Patient Education Blog

Posts Tagged ‘Blood thinners’

Athletes and Blood Clots

| Athletes and blood clots | Comments Off on Athletes and Blood Clots

Can Athletes With DVT or PE Return To Play? Fact-Based Rather Than Emotional Reasoning  

Stephan Moll, MD1, Joshua Berkowitz, MD2, Philip Blatt, MD, FACP3


Every so often news hit the media that a prominent athlete has had a blood clot: NBA athlete Chris Bosh and NHL’s Steven Stamkos most recently, NBA’s Mirza Teletović and NHL’s Cody McCormick in 2015, tennis player Serena Williams in 2011 Read the rest of this entry »

Being on Blood Thinners: How Do I Know I am Bleeding?

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Emily Hawes, UNC School of Pharmacy, writes… 

Patients on blood thinners are at increased risk for bleeding.  This can be easy to recognize external bleeding (bruising, bleeding from a cut, nosebleeds, etc.) or more occult internal bleeding.  Patients need to know how to recognize abnormal bleeding.  If any of the below signs of abnormal bleeding occur patients need to respond immediately and contact their physician, to avoid a delay in diagnosis.

These are the signs and symptoms patients should look out for: Read the rest of this entry »

Injection of Blood Thinners under the Skin: Making it Easier – Insuflon Ports

| Blood thinners (anticoagulants), Heparin and Low Molecular Weight Heparins, Therapy | 1 Comment »

Having to take shots of a blood thinner injected under the skin (subcutaneously = s.c.) once or twice daily for prolonged periods of time can be bothersome and uncomfortable. Use of a once weekly exchanged s.c. port, called Insuflon, can make it easier for a number of patients. Read the rest of this entry »

Pregnancy Loss and Clotting Disorders

| Antiphospholipid antibodies, Antithrombin deficiency, Clotting disorder - thrombophilia, Factor V Leiden, Protein C deficiency, Protein S deficiency, Prothrombin 20210 mutation, Therapy, Women and blood clots | 8 Comments »

How common is pregnancy loss? What are the causes?

Pregnancy loss (= miscarriage) in the general population is common. Most losses occur in the first trimester. As many as 5 % of women have 2 or more early losses; 1-2 % have 3 or more early losses [ref 1]. Well established risk factors for pregnancy loss are: (a) advanced age of the mother, (b) anatomic abnormalities of the uterus (such as fibroids), (c) chromosome abnormalities of fetus, the mother or the father, (d) underlying diseases of the mother (endocrine, immunologic), (e) maternal hormonal unbalances.  The acquired clotting disorder called “antiphospholipid antibody syndrome” is also a risk factor for pregnancy loss. The role of inherited clotting disorders (= thrombophilias) contributing to pregnancy loss is less clear. Read the rest of this entry »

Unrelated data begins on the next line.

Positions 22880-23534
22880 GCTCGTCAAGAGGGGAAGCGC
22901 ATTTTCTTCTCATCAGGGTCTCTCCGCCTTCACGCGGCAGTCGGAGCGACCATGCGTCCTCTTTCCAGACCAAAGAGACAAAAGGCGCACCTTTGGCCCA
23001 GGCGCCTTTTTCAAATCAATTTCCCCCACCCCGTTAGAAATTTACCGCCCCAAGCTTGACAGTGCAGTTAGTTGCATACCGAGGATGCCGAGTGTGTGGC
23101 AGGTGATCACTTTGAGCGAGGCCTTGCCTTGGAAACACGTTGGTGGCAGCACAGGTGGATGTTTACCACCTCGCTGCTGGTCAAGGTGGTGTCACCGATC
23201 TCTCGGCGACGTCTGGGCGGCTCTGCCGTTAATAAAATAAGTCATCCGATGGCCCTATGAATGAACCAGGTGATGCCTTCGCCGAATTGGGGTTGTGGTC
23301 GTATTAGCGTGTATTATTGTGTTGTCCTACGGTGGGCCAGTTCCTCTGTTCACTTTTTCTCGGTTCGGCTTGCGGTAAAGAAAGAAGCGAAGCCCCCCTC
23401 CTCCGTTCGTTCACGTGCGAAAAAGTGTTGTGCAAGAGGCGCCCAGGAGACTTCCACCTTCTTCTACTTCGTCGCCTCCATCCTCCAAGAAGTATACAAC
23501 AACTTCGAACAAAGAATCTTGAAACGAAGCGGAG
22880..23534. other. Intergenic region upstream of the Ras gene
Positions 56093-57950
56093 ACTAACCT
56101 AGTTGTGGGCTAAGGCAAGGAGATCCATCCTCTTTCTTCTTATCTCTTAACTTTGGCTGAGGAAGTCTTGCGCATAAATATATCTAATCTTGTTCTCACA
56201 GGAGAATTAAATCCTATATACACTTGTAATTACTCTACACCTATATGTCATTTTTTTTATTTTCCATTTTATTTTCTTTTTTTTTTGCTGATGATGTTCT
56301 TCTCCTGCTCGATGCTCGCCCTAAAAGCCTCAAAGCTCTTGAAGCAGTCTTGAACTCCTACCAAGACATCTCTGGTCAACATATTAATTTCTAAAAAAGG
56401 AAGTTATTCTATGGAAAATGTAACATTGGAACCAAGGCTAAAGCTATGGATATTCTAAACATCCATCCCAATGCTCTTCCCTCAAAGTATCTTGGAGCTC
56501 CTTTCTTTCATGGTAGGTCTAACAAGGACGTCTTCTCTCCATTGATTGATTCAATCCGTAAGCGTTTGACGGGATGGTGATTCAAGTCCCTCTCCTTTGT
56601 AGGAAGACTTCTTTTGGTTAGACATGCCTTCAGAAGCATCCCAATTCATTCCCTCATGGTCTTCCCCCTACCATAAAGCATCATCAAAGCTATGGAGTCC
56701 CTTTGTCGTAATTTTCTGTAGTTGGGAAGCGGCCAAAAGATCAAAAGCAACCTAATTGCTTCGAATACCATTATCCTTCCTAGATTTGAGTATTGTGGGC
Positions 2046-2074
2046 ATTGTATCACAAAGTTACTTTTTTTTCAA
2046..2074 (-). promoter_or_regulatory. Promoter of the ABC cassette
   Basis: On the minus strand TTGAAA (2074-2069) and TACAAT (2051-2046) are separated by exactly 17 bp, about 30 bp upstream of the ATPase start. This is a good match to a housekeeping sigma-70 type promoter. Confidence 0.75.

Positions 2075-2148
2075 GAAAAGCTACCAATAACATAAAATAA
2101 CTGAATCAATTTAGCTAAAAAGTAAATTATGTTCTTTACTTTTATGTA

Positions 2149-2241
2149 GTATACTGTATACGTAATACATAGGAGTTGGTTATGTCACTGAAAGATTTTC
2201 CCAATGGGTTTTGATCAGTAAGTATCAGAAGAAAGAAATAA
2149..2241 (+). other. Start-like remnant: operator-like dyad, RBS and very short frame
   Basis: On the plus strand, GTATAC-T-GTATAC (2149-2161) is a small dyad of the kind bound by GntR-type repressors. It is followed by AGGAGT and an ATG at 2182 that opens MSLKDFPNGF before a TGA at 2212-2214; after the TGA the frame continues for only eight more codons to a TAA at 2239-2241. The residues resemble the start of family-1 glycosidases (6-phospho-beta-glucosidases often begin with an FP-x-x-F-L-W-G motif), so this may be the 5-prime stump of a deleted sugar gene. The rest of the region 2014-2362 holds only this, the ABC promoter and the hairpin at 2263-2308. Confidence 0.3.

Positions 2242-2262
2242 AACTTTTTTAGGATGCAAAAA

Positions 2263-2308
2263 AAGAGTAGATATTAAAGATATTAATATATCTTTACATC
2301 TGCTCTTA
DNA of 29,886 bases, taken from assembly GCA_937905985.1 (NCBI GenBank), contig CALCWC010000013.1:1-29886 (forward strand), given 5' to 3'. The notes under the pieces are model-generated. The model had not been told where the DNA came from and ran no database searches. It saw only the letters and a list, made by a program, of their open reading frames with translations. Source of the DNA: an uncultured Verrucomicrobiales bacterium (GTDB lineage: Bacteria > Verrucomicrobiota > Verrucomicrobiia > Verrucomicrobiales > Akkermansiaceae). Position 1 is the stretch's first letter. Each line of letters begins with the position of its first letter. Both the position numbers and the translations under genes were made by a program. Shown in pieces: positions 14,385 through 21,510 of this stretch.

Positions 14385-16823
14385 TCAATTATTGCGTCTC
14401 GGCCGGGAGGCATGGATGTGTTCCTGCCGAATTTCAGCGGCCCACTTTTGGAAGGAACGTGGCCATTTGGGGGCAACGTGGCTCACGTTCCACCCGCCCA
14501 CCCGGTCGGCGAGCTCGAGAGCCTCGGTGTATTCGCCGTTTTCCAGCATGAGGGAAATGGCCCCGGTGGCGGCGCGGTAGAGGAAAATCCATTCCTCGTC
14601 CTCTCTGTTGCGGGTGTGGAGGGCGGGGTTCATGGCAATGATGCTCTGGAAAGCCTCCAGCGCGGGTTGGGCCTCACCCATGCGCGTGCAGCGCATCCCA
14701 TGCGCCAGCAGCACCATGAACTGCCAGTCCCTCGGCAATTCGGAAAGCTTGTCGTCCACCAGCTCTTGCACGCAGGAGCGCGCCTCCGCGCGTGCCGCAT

Incidentally Discovered Blood Clots

| Cancer and blood clots, Clots in unusual locations, Deep vein thrombosis (DVT), Pulmonary embolism | 1 Comment »

General comments

CT scans and MRI scans are often done in medicine, for a variety of reasons.  Every so often such a scan will detect a blood clot in a patient who has no symptoms from the clot. This is referred to as an “incidental VTE”  (VTE = venous thromboembolism, i.e. clot in a vein) or “asymptomatic VTE”.  Such a clot may be a DVT in the pelvis or leg, in the major abdominal vein (vena cava), or in one of the intestinal veins (portal vein, splenic vein, mesenteric vein, or renal vein). When such an incidental, asymptomatic VTE is discovered, the question arises whether the patient should be treated with “blood thinners” or not. Read the rest of this entry »